In an interview with the French news agency, AFP, the former leader said on Wednesday that neither he nor his defence secretary brother had anything to do with the BBS despite popular belief that the Rajapaksas were behind the group.
“Look at where the BBS travelled (Norway and the US),” Rajapaksa said. “It is clearly a (then) opposition project.”
He accused JHU leader Patali Champika Ranawaka of defending the BBS at a time when he wanted to take action against the group widely held responsible for a string of attacks against minority Muslims.
A BBS office in the southern city of Galle was opened by Gotabhaya Rajapaksa, but the then defence ministry spokesman had denied government links with the extremist group.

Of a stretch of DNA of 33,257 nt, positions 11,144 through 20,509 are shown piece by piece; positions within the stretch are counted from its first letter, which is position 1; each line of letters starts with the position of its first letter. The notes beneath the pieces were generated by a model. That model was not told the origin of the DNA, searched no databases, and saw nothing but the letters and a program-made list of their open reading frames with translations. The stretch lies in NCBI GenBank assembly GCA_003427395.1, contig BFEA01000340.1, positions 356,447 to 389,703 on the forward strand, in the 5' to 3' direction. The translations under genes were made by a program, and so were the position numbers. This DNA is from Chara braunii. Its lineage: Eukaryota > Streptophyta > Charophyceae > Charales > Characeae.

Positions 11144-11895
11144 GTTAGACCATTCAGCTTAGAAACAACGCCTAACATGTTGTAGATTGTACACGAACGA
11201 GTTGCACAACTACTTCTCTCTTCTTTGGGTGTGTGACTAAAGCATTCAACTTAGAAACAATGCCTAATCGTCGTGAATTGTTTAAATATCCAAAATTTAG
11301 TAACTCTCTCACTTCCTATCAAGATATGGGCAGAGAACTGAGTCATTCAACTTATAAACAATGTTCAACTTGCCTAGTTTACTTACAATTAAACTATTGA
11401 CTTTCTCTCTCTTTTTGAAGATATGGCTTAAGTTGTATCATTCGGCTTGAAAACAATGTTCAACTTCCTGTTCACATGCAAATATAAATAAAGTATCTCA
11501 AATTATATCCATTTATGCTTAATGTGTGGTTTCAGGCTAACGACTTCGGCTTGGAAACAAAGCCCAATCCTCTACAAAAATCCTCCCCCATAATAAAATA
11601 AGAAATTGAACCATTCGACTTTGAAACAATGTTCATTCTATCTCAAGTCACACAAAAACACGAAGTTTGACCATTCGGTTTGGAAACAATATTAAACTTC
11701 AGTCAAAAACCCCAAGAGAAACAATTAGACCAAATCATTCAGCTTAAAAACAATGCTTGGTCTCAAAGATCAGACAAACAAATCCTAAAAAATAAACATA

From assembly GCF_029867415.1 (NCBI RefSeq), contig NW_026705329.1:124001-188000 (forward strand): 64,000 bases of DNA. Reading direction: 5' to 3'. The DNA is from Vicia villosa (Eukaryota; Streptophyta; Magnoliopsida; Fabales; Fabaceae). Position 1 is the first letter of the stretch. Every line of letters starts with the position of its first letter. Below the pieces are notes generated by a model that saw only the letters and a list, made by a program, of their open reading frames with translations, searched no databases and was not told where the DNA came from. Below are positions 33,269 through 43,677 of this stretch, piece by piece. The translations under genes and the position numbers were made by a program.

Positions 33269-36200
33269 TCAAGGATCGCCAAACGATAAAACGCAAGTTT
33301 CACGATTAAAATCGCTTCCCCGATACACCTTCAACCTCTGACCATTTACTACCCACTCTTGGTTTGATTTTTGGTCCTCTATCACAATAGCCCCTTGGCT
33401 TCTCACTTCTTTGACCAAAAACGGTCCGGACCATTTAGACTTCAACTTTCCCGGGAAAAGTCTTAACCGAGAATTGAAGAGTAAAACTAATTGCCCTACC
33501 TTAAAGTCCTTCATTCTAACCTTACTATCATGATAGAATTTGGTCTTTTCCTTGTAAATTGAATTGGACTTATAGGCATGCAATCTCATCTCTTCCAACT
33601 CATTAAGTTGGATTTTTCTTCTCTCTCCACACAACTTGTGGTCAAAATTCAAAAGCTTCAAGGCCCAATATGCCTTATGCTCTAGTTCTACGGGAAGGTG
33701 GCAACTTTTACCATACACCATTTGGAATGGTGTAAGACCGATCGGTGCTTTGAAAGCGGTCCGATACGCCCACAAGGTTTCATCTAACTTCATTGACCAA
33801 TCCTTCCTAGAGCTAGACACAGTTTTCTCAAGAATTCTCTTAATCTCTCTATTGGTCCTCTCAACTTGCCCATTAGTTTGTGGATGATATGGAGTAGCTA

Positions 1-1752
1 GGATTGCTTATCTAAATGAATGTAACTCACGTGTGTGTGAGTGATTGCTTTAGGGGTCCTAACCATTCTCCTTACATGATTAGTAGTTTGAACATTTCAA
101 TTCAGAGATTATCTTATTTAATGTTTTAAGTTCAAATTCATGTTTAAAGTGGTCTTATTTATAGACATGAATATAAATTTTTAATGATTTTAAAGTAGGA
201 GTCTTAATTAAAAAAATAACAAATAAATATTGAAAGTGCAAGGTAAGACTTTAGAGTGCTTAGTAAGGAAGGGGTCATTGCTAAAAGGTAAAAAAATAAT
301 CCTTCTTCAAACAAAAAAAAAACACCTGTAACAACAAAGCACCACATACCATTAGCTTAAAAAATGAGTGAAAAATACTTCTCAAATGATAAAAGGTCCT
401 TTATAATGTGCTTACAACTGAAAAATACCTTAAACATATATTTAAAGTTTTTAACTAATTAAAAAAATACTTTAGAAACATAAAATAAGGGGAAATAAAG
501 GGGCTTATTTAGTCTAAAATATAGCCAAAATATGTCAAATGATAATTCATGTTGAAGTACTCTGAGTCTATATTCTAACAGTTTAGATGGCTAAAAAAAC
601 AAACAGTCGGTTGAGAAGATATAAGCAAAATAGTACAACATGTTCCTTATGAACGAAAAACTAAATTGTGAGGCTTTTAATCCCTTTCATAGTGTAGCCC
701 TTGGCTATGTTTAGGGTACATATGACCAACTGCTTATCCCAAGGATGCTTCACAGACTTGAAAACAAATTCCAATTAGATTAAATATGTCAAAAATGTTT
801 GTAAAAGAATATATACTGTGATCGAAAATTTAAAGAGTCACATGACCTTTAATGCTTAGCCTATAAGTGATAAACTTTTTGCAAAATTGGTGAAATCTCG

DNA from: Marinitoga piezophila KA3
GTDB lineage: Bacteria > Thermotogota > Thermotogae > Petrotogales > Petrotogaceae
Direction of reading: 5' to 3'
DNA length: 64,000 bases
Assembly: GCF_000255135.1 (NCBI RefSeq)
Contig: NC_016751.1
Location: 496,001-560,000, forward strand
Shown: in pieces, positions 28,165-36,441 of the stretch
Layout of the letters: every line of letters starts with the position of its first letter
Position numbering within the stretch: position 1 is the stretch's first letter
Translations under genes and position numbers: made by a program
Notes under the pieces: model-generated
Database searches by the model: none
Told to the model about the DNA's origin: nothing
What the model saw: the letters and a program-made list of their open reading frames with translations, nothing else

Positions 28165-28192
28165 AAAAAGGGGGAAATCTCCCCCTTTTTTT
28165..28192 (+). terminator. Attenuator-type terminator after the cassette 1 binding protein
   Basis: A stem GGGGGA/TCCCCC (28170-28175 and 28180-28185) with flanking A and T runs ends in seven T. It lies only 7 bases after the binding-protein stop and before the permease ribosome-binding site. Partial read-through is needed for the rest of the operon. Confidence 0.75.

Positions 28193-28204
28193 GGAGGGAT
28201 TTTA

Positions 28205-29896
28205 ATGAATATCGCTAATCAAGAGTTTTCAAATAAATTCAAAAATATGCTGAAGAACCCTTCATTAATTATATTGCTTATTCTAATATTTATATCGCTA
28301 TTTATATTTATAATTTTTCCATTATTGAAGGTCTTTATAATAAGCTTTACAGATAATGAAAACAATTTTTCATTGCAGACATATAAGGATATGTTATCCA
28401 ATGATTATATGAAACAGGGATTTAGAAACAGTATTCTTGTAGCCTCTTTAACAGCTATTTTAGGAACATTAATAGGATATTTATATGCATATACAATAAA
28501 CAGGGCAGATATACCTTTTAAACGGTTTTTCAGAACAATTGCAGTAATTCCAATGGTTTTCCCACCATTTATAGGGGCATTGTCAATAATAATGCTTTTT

The BBS itself had repeatedly denied it was a proxy of external forces, but Rajapaksa said he was now convinced that the BBS was actually working against his interests.
The former president said he lost the January 8 election partly because minority Muslims ditched him thanks to the work of the BBS.
Rajapaksa said he was also guilty of not taking action against ministers who were corrupt and abused their power when he was president.
“When Mervyn (de Silva) tied officials to trees, I turned a blind eye,” Rajapaksa said. “I should have taken action against Mervyn.”
“I trusted my ministers too much. Now I know that it was mistake to turn a blind eye to what they were doing.”